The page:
Other factors that affect food loss are warehouse stores that encourage customers to buy in bulk, and moving habits. Jones found, for instance, that low-income families, who tend to move a lot, throw out the largest amounts of packaged food.

Jones agrees. "The big cost of food loss is environmental," he says. "Growing stuff on a farm reduces the productivity of the land. You have to use pesticides that cause more pollution...Loss of that food means losses of nutrients out in the fields."

SOURCE: Garbage Galore

The Reason Why You Shouldn't Give Money to Big Charities

       I am disgusted with America's charities, who pay their executives 6-digit salaries. Children International asks for donations of $22 per child to provide food, medical, education and other needs. Yet, their CEO was paid $347,381 in 2007! It is appalling to me that an organization that stresses how far a mere $22 will go per month, pays their CEO $347,381 a year! That's just plain wrong in my opinion. Anything can be justified, but that doesn't necessarily make it proper or ethical.

The Salvation Army isn't quite as bad, they only paid their CEO $175,050 in 2004. No doubt, they have all kinds of excuses to justify such outrageous salaries; but no one needs that kind of salary, and it is certainly unbecoming of a so-called “charitable organization.” I realize that top executives are often paid high salaries for their fund-raising abilities and expertise; yet, it's just inconsistent with all the plethora of ads we see begging for our donations, which might mean “life or death to some child.” If that's the case, just think how many more children's lives could be saved if the CEO's of these fat cat charities were to give back 80% of their salary, God forbid, and actually have to live on $75,000 a year! My, oh my, how would they survive?

What gets me is that a charitable organization can actually pay their CEO $375,000 a year and still be rated by the BBB as a great company. Not in my book! The BBB is a joke in America! Many companies who support the BBB are given preferential treatment. In my opinion, you can't trust information from the BBB, nor from America's big charities.

Red Cross and United Way are even worse. The top CEO at Red Cross pulled down a $651,957 salary in 2003! According to Forbes, United Way's top executive made $629,950 in 2004! Why do people support these fat cat charities?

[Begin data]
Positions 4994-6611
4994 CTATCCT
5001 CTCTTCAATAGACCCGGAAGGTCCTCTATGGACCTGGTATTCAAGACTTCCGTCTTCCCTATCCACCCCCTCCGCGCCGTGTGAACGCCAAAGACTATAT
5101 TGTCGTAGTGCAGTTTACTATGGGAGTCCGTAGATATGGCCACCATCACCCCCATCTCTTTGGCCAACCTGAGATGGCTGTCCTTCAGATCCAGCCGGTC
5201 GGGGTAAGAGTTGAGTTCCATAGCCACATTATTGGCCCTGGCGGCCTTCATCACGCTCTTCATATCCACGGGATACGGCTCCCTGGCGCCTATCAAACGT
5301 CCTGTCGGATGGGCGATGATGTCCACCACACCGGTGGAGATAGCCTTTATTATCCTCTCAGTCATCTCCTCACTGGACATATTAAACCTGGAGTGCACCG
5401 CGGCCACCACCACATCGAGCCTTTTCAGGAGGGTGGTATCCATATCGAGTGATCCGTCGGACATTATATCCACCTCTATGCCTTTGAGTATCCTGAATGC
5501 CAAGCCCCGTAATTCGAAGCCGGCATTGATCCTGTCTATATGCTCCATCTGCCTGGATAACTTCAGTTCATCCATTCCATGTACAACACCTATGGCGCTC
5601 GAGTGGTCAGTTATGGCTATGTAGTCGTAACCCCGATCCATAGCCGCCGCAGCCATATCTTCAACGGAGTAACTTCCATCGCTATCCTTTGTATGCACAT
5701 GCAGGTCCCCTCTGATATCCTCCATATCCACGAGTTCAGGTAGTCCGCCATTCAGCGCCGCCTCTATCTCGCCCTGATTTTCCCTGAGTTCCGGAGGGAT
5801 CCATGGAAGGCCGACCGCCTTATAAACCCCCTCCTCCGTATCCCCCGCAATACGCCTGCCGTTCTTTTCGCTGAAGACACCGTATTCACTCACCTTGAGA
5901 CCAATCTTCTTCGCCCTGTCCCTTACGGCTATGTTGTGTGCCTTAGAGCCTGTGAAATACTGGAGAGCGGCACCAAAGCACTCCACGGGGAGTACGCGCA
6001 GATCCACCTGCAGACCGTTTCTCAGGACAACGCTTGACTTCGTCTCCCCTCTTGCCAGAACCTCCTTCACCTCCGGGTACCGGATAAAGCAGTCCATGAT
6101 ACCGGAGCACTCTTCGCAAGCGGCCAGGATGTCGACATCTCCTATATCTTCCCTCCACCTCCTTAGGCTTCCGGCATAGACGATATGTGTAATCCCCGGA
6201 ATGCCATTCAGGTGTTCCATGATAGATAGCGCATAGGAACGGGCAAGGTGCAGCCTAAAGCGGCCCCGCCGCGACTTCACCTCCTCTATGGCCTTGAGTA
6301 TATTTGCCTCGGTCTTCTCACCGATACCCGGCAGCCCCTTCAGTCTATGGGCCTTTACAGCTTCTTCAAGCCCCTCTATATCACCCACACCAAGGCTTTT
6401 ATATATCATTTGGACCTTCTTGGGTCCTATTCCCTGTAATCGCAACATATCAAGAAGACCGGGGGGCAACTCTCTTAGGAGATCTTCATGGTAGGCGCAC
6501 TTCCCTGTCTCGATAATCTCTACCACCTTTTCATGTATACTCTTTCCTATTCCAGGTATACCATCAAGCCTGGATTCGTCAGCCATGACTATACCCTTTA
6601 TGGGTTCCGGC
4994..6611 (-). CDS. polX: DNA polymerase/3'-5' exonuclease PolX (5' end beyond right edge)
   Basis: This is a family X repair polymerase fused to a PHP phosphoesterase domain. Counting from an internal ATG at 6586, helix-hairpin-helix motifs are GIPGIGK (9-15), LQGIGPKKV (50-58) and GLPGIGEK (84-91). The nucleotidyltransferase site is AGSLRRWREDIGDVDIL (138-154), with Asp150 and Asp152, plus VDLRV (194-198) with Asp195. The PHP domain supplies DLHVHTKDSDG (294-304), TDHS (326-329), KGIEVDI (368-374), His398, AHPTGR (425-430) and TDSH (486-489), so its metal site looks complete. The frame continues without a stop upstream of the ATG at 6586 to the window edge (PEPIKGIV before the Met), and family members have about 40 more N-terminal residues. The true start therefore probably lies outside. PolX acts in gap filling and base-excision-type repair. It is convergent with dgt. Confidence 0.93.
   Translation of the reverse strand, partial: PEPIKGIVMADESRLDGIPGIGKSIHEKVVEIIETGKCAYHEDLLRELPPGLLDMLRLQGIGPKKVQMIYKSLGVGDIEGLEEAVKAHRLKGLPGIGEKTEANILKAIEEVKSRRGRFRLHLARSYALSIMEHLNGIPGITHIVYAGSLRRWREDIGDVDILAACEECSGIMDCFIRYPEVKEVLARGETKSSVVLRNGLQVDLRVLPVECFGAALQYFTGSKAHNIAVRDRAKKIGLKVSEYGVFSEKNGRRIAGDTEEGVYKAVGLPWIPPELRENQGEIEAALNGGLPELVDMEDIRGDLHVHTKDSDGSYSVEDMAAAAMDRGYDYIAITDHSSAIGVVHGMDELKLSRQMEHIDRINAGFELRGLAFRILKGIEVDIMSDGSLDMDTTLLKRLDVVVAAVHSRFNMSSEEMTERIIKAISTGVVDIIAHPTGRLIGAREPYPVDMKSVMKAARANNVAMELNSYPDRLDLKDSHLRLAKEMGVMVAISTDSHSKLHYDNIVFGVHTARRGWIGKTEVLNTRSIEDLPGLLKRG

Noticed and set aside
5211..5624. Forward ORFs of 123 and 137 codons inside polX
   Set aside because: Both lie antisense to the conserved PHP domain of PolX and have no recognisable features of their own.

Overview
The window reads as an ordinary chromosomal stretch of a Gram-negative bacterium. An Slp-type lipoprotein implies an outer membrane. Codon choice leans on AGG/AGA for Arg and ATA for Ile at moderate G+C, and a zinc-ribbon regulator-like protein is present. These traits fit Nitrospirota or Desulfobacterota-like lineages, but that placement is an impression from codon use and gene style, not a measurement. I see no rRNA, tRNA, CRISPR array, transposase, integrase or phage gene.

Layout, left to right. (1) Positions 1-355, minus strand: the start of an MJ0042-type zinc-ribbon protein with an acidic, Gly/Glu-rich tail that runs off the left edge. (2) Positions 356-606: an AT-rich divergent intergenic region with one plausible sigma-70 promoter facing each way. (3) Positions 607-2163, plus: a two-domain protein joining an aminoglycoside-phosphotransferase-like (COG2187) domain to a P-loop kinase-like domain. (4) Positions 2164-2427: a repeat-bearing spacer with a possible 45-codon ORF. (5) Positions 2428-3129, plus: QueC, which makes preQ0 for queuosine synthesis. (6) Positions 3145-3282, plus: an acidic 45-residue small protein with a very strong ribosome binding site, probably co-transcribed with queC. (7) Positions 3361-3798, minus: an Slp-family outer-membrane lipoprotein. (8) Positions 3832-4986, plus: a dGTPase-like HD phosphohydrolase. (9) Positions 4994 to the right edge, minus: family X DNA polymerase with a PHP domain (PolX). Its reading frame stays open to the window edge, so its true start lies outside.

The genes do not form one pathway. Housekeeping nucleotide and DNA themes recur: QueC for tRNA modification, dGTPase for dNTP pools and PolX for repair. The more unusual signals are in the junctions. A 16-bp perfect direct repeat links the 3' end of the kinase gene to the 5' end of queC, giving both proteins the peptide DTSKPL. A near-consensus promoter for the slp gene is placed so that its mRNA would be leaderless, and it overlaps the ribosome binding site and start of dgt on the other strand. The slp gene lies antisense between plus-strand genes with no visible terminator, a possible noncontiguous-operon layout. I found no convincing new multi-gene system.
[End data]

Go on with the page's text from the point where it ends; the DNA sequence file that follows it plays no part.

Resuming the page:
A lot of people give money to charities to boost their public image, feel good about themselves or to find a tax write-off. It is a sore evil in America. While an estimated 18,000 children continue to starve to death daily throughout the world, and others eat bugs to survive, America's biggest charities continue to pay their top executives outrageous salaries. It is a false balance in God's eyes. Few people realize these days that America's charities have become lucrative businesses.

My advice to people is to find some poor person and give the money directly to them. There are many poor people today, and others who have lost their jobs, or are homeless, and you can be a blessing to them directly. And best of all, you know that 100% of the money is going to charity, and not helping to pay someone's $600,000 salary! Really, it is insane to pay someone that kind of money in a so-called “charity.”

Who do you think will appreciate your money more... some fat cat charity or a struggling family who has no income?

If you DO decide to support any charity, demand a financial report of where the donations are being spent. This way you can see first hand where your money is going, and can make sure that you're not buying someone a mansion in the suburbs. Don't accept a vague summary, kindly ask for specifics. If they don't disclose such information, give elsewhere. Honestly, too many people are abusing the system today, living extravagantly on donations, because people don't think.

I just can't in good conscience drop my money into a Santa Claus's bucket at Christmas time, when I know the top dog at the Salvation Army is getting paid $175,000 a year!

I cringe when I hear ads telling people how much their $22 a month can do to better a poor child's life, knowing that the CEO of that charity got paid $347,381 in 2007! Yet, so many people sit at home, staring at some picture of a child they're supporting for $22 a month, failing to realize that the CEO of that company makes 15-TIMES what the average American family gets paid annually. No CEO of a charitable organization ought to be paid more than $47,381 a year, which leaves $300,000 remaining from this guy's salary. For $22 per month, $300,000 can help an additional 1,136 poor children! Yet, the charity appeals to the American public, from families who are struggling financially to live on $30,000 a year, to give $22 per month. The whole charity scene in America is enough to make one want to go vomit.

Please stop giving to big charities and start giving money directly to the poor.

Furthermore, most of those big charities don't share the Gospel with the people being helped. Even the Salvation Army is more Army than Salvation these days. When you give money directly to the poor, you can witness to them concerning Jesus Christ, or give them a Gospel of John. Just think how much further your money can go by giving it directly to the poor. I am a firm believer in helping the poor, but not through some fat cat organization that keeps back $600,000 a year for it's CEO. That's crazy!